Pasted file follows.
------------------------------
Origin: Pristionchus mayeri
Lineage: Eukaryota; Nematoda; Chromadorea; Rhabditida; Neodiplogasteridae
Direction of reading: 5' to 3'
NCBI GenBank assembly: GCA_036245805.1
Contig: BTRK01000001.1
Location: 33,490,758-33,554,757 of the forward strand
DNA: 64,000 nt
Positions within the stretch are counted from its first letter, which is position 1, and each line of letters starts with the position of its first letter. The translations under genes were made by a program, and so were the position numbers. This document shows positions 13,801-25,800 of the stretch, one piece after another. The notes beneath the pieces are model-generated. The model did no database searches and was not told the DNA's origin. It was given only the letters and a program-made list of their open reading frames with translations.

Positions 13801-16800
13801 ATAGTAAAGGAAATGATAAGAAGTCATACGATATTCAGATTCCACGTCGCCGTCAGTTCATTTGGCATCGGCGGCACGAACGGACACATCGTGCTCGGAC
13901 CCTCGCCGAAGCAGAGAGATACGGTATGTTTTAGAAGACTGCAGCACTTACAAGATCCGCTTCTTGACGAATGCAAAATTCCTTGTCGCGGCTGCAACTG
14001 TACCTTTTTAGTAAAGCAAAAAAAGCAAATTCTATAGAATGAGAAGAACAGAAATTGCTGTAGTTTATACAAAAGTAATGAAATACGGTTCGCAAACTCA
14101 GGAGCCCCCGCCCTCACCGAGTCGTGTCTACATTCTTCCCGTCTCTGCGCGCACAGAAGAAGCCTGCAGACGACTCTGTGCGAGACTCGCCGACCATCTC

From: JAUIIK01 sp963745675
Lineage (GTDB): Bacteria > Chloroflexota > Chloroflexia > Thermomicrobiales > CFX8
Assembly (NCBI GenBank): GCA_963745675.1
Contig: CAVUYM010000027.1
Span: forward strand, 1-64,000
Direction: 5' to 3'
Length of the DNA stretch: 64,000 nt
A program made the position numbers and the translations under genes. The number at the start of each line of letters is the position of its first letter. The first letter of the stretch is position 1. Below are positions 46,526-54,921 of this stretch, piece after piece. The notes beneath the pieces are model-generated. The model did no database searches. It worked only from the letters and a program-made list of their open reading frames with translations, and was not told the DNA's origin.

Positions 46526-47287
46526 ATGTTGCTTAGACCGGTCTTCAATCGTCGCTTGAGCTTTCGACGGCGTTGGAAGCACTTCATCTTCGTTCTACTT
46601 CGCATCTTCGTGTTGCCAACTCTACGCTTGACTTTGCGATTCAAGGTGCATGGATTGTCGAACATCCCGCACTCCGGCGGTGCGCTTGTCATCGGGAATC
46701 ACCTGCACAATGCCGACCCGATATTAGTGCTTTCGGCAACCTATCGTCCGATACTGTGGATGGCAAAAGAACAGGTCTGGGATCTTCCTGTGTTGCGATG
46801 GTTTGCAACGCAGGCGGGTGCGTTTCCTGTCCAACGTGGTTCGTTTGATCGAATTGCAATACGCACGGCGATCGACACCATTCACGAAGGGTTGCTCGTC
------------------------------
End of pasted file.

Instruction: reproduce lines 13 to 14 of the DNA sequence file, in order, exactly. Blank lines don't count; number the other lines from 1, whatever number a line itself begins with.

14101 GGAGCCCCCGCCCTCACCGAGTCGTGTCTACATTCTTCCCGTCTCTGCGCGCACAGAAGAAGCCTGCAGACGACTCTGTGCGAGACTCGCCGACCATCTC

From: JAUIIK01 sp963745675